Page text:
The expansion of the harbour is linked to the much-delayed upgrade of the Azzawiya refinery and will increase the capacity of the harbour to handle crude oil, various refined products, asphalt and liquefied petroleum gas (LPG). Currently, refined products are exported through three offshore single buoy moorings. In order to increase shipping capacity at the refinery, a new harbour with five berthing points for marine bulk carriers is to be established next to the refinery.
The scope of the project includes the construction of five sheltered berths to serve LPG tankers of up to 5,000 dwt, product tankers up to 70,000 dwt and crude tankers up to 150,000 dwt. The contract includes evaluation of new harbour schemes, design of new breakwaters, a jetty with three berthing points, two piers, each with one berthing point, harbour infrastructure including buildings and roads, multiproduct pipelines, storage tanks, fire-fighting facilities and treatment facilities in the harbour area. The project scope is similar to a design completed by COWI in 2000, although the new contract will see the location of the harbour moved three-four kilometres east of the refinery.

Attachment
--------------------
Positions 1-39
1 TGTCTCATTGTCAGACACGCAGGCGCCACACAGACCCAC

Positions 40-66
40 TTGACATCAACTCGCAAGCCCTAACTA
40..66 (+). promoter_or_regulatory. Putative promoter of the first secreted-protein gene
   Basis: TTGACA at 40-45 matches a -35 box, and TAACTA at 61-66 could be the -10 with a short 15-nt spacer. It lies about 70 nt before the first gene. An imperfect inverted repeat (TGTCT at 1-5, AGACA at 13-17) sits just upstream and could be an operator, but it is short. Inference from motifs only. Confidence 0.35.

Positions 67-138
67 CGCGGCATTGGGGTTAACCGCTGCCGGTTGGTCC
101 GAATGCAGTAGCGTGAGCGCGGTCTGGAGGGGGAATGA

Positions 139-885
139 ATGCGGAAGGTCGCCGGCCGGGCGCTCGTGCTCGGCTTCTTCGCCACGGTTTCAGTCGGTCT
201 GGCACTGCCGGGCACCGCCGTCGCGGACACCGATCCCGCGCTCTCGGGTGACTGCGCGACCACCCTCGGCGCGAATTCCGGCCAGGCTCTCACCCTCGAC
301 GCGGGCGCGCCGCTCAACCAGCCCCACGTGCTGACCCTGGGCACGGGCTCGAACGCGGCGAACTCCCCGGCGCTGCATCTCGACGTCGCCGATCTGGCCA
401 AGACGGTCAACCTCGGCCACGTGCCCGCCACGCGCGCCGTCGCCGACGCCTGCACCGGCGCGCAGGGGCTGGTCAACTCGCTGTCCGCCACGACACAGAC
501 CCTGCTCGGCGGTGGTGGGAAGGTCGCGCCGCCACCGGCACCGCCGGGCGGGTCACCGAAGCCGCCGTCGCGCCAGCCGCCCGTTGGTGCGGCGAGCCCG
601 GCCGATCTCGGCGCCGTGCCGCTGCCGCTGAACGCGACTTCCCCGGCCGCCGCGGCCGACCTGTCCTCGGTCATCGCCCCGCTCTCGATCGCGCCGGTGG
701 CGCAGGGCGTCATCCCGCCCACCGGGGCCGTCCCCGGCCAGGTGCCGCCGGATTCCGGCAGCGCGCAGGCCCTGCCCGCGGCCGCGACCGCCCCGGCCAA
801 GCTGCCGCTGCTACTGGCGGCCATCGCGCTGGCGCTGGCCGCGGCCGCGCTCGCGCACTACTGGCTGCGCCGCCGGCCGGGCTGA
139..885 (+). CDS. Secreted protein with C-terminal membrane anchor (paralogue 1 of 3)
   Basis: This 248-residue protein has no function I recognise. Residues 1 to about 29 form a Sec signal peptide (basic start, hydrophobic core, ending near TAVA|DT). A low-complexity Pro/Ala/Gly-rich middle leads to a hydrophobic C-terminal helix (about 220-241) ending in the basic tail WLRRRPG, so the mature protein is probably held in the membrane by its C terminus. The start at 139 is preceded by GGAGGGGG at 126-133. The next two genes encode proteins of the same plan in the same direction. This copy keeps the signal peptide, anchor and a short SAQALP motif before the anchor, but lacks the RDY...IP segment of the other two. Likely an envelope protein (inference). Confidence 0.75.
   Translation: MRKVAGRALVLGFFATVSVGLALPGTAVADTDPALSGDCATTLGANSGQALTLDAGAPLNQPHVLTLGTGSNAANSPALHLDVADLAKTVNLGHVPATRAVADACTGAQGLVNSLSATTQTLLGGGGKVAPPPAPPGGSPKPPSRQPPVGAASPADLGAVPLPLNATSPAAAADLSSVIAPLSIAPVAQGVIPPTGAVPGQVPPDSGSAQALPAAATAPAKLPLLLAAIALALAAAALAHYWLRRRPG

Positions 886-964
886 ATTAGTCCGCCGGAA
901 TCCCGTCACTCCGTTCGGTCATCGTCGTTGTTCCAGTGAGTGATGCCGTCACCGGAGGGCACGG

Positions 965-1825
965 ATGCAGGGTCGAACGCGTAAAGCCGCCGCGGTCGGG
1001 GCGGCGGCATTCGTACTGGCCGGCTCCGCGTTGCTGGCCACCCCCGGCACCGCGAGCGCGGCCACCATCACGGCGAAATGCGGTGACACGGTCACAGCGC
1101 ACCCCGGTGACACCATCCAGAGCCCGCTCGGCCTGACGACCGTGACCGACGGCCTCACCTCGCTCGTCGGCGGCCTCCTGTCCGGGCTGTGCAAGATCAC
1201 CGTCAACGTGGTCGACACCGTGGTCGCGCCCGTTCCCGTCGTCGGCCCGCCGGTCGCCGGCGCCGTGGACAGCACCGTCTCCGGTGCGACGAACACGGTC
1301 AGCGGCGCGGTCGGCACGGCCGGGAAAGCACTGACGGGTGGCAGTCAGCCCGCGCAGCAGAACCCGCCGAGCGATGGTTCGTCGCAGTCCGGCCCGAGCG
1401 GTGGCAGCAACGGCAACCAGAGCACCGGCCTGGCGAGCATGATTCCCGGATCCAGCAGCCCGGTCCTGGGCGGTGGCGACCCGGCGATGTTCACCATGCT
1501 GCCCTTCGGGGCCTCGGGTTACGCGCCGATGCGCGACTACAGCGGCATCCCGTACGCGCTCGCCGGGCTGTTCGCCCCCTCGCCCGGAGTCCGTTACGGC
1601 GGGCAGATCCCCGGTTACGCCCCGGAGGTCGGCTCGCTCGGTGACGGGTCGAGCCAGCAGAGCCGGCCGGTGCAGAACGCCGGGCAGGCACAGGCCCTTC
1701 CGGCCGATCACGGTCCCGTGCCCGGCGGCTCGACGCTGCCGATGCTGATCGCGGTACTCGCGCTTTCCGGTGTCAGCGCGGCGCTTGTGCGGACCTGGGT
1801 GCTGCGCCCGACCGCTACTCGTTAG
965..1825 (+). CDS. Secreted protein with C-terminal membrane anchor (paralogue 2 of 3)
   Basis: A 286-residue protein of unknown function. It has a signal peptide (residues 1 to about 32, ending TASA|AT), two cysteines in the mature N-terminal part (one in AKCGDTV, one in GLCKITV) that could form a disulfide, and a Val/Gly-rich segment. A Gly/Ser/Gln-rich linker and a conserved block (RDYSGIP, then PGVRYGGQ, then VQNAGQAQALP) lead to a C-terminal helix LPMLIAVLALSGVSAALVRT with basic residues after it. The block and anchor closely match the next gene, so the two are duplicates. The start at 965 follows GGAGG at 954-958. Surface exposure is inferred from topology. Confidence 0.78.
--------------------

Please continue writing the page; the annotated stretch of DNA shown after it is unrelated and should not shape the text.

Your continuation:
ARC, a subsidiary of National Oil Corporation (NOC)
, is also understood to be considering retendering the estimated $280 million engineering, procurement and construction (EPC) contract to expand its 120,000-barrel-a-day refinery after negotiations with Germany’s Uhde
broke down earlier this year (MEED 16:9:05).